I wrestled with this one for awhile: to most Spanish speakers, the discussion of “exploration of sexual solitude”, however subsequently qualified, has no business in a document as profound as the SSJE Rule.  I tried various other wordings in order to circumvent this issue (e.g., ”Recognizing our sexual solitude”, etc.) but when I did so, I was distorting the message.  I finally realized that the mention of the “exploration of sexual solitude” could translated accurately if the balance of the sentence tempered that initial, somewhat-shocking-in-Spanish clause with devotional word choices overriding any such reaction.  And so that sentence became:

“La exploración de nuestra soledad sexual a través de oración revelará la profundidad del deseo de Cristo para ser la única alegría en nuestros corazones.”

The process of translating the Rule forced me to rethink and reexamine every phrase and thought contained therein, and I treasure it more than ever as a result. As so often happens when we delve into the divine, the “gift” of my translation pales when compared to the blessings I received through the experience.


Question: The input of outside advisers and readers seems to have been a significant factor in the Rule’s final form.  What was the most significant input from the circle of outside readers who gave feedback on early drafts of the Rule?

Br. James Koester: That’s easy.  We would not have had the final chapter (49) on the hope of glory if we had not had outside readers of the early drafts. We ended—and I can hardly believe that we didn’t see how “anti-Johannine” this was—we ended the Rule with the chapter on holy death (48). There is a fleeting reference to resurrection there, but we ended at the tomb—and not the empty one!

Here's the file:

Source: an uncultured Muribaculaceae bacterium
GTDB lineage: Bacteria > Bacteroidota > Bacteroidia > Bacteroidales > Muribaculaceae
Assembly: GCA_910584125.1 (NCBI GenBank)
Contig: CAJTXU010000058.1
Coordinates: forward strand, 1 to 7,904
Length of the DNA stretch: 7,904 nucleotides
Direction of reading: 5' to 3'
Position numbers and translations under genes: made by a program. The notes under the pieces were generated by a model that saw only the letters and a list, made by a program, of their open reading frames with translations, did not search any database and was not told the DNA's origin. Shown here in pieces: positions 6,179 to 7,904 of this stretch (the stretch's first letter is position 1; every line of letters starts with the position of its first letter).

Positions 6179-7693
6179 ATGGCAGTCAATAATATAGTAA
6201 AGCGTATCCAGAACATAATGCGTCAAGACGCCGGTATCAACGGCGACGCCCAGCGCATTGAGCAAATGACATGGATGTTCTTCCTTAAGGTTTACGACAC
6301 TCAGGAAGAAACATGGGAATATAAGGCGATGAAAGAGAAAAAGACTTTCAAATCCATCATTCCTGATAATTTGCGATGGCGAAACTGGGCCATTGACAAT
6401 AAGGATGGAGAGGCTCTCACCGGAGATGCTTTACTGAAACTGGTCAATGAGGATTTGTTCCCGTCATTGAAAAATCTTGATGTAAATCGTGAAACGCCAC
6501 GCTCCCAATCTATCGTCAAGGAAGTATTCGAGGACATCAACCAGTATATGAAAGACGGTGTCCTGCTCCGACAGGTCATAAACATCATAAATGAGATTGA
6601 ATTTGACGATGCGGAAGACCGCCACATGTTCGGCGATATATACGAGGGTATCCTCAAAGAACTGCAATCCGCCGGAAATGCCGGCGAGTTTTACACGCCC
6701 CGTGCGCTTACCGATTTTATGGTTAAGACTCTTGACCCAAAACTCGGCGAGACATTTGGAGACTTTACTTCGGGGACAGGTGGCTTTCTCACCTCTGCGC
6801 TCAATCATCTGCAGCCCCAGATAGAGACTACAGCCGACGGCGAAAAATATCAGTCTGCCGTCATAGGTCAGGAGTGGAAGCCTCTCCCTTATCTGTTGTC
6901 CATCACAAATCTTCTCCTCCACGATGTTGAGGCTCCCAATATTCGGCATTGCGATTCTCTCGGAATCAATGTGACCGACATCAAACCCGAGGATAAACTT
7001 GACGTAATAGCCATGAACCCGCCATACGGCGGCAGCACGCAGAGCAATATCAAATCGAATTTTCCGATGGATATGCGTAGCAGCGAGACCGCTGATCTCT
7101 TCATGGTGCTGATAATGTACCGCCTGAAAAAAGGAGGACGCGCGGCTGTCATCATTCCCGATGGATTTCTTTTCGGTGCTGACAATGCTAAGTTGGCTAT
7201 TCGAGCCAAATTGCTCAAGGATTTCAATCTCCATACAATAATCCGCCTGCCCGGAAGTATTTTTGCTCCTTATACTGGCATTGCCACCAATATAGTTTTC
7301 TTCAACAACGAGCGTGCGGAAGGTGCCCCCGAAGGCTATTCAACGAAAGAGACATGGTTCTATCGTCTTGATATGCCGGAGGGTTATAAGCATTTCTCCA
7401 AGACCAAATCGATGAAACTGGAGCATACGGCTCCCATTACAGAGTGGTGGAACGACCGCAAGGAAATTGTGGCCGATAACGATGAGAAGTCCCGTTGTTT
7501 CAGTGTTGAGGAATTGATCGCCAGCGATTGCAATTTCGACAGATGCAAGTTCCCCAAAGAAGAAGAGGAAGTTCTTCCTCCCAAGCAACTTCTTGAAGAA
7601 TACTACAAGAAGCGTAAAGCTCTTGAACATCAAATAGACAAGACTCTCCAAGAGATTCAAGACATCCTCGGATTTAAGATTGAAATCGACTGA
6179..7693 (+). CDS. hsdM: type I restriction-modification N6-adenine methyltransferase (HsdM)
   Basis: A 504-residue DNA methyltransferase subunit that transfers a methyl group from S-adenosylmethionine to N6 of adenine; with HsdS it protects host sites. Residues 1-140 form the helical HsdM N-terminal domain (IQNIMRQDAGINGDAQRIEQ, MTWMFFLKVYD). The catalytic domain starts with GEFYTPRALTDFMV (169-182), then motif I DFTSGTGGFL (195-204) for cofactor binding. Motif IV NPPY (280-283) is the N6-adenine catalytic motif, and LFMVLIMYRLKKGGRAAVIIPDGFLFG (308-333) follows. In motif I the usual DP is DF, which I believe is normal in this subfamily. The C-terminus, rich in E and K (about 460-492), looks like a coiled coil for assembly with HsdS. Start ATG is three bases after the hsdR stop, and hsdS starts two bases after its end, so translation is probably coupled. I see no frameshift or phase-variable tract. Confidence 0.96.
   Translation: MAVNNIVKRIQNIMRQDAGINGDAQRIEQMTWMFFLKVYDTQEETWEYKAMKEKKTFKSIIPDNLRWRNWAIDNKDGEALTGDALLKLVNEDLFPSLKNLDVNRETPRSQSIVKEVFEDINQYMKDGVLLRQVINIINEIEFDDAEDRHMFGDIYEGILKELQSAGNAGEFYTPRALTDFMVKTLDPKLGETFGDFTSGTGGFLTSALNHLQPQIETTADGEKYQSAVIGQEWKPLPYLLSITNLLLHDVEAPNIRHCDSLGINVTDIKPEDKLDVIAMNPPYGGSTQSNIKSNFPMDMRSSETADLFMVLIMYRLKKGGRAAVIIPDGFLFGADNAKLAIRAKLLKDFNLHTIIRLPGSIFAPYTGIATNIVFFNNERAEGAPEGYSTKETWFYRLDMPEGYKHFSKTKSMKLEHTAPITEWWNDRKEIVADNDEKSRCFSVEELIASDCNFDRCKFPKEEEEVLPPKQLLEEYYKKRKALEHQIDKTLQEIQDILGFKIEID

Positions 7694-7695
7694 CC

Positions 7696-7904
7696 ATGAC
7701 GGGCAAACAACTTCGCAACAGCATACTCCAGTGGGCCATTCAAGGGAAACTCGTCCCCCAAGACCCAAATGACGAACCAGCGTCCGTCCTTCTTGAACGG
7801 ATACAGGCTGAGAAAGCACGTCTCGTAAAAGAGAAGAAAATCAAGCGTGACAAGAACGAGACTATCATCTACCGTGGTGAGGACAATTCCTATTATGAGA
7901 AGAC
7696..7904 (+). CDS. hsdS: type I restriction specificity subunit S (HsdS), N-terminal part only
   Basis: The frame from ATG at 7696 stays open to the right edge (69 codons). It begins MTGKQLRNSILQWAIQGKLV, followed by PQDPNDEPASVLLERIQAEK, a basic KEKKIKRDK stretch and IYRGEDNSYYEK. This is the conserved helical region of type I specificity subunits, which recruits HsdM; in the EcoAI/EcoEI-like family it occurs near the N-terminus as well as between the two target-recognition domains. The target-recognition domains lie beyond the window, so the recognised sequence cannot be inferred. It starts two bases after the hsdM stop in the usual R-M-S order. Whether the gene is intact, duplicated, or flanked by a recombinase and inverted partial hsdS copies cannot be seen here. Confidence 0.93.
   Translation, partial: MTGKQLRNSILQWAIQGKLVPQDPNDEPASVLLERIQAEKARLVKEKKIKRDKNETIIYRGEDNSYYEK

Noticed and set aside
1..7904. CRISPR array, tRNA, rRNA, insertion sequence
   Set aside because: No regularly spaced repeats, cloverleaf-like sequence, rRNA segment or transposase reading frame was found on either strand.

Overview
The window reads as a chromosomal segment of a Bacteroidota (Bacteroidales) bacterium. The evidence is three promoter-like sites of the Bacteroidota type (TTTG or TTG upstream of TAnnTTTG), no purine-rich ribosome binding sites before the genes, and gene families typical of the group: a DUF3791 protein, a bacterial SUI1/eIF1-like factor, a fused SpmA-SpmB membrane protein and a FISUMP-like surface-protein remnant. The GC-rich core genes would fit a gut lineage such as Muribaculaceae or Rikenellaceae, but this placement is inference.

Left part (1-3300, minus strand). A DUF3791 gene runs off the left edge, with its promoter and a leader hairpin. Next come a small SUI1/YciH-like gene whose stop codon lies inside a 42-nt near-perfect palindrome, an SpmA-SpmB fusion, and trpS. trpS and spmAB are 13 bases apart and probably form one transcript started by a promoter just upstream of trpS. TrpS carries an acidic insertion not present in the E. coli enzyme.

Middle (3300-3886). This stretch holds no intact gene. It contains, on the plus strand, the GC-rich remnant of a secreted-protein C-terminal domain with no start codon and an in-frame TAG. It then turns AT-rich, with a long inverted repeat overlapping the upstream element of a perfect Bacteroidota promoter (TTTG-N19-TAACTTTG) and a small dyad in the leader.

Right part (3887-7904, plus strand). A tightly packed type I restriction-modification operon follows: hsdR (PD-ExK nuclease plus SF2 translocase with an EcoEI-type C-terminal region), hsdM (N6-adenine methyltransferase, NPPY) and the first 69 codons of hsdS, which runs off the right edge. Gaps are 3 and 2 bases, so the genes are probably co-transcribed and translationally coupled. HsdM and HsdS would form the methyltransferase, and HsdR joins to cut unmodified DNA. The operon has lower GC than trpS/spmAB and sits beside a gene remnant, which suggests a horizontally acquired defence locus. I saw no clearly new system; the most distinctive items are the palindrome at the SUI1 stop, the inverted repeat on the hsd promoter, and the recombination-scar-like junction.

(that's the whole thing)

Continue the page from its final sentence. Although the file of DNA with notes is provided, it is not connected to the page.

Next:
Br. Kevin Hackett: From my perspective, as one who was not here when those conversations were happening, I think having those outside readers was a harbinger of things to come for the Society.  When I arrived, we had very few volunteers or advisers in our life. Now we couldn’t do what we do without them, everything from baking altar bread and preparing materials for our liturgies to consultation concerning our financial affairs and mission work.

: The Rule is a corporately “personal” document, particular to SSJE in many ways, and yet the Community made an important decision to make it public document as well.  Given that these conversations are also “public” in nature, have there been, are there downsides to opening the Community’s life in this way?

Br. David Allen: When I was first exploring a vocation with the Society, I was given a copy of the Rule and told that it was not to be circulated, that it was a private document, for the Society’s members only. I think our opening up the process has been enormously enriching, and I am pleased we made the decision to be so transparent. It’s not always been comfortable, but I think it’s been good.

Br. Curtis Almquist: It was our decision to open the process, albeit late in the process, that led to some of the new chapters being included, like the one on employees (35). We’ve already noted we need to think more deeply about that chapter, but we would not have included the subject at all without having opened the conversation beyond ourselves.

Reflections on a Rule of Life